Anyone who has lived in the same place for a number of years is likely to casually – almost instinctively – compare their current weather to what they think of as usual, typical, or normal weather: “This winter has been much snowier than usual.” And we have all heard weather forecasters say things like “Temperatures over the next few days will be 5-8 degrees warmer than normal.”
What many of us don’t know is that for weather specialists, “normal” is a technical term: normal weather conditions, especially details of temperatures and precipitation, are those of the most recently concluded three-(whole)-decade period. In 2019, “normal” was 1981-2010; now, in 2021, it is 1991-2020.
This definition has long been useful and in some ways still is. But where it leads us now is also both illuminating (the climate of the US has changed dramatically, and with increasing speed) and problematic: What will it matter if we forget what our climates used to be like before our fossil fuels changed them? What if we unconsciously “normalize” our planet’s thoroughly disrupted and disruptive new conditions?
These pieces offer excellent explanations of all of this, each one highlighting a somewhat different set of graphics and examples:
- New York Times (Henry Fountain and Jason Kao), with a mesmerizing – and startling – animated version of the overlapping 30-year temperature maps of the US.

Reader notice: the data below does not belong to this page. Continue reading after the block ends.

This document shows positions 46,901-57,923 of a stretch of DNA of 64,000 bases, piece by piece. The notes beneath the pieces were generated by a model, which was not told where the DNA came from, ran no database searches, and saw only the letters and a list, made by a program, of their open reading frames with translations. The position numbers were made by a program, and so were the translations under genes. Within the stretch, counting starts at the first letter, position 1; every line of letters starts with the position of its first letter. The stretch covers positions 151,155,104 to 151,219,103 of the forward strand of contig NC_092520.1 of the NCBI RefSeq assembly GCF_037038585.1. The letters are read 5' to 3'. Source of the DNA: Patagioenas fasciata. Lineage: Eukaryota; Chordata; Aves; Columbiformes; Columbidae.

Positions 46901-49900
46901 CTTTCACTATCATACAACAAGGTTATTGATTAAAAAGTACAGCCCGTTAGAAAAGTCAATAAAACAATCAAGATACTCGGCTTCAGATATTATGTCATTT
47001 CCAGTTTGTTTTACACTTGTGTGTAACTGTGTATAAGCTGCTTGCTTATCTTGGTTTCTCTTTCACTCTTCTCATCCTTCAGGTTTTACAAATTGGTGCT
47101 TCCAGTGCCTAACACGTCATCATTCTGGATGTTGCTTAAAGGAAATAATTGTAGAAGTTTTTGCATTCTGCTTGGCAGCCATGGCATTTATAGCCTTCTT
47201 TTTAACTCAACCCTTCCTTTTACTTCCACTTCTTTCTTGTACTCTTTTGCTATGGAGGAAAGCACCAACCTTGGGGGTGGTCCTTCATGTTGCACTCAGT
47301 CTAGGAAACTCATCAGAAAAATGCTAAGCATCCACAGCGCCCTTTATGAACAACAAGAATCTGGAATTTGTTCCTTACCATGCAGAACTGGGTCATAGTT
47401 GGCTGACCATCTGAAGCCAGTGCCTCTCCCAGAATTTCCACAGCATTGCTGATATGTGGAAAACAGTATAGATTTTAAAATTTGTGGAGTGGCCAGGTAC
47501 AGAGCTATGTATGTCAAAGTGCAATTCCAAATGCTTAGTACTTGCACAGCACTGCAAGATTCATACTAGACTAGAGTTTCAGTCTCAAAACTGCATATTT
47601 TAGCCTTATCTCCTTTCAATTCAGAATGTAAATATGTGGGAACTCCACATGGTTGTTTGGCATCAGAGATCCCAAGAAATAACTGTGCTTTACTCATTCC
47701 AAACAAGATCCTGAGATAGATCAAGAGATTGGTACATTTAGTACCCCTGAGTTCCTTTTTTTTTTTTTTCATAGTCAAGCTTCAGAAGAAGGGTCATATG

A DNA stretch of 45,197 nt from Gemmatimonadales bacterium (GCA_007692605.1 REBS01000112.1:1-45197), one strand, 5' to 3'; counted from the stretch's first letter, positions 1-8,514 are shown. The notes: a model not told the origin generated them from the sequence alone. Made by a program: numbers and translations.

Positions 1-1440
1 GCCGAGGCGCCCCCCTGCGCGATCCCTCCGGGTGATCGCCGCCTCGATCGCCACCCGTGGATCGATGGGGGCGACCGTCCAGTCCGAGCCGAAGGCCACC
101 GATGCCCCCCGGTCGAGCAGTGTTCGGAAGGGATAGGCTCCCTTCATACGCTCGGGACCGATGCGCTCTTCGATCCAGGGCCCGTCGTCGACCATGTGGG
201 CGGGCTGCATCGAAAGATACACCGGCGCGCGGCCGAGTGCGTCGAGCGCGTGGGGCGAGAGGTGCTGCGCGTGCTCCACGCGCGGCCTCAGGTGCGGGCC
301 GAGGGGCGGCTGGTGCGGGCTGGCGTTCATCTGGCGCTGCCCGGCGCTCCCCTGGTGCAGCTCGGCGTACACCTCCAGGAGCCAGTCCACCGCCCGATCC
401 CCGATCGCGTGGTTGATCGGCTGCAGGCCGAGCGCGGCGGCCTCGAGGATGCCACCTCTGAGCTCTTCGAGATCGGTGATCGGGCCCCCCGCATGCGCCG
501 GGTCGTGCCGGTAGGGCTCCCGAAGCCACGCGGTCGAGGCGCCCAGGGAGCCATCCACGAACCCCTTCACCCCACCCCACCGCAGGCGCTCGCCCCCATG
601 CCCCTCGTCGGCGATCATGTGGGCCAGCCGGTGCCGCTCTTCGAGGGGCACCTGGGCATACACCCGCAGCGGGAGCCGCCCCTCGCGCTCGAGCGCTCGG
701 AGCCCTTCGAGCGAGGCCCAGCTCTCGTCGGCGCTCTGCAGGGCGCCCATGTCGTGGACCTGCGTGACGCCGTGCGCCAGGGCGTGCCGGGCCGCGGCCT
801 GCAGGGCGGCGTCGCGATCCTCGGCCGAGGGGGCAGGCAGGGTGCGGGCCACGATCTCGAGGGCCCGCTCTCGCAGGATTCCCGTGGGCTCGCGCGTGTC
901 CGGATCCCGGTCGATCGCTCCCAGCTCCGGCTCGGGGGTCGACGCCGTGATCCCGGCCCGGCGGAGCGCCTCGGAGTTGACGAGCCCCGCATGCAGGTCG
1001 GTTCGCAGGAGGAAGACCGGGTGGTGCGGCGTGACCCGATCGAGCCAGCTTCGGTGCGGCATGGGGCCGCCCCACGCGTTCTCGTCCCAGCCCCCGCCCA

- Washington Post (Bob Henson and Jason Samenow), with lots of information about what the new normals tell us and how they are and are not useful.
- CBS News (Jeff Berardelli), with both a good video and a good text from a meteorologist and climate specialist for the network (caveat re heat and dryness in the West: that feedback loop is “positive,” though its effects are negative).
- Inside Climate News (Bob Berwyn and Matt deGrood), with characteristically solid information and a focus on the problem of sliding baselines that this official use of the word “normal” obscures.
- The Conversation (Russ Schumacher and Becky Bolinger), with a little more technical information and different examples from Colorado’s State Climatologist and Assistant State Climatologist.
This series is curated and written by retired Colorado State University English professor and close climate change watcher SueEllen Campbell of Colorado. To flag works you think warrant attention, send an e-mail to her any time. Let us hear from you.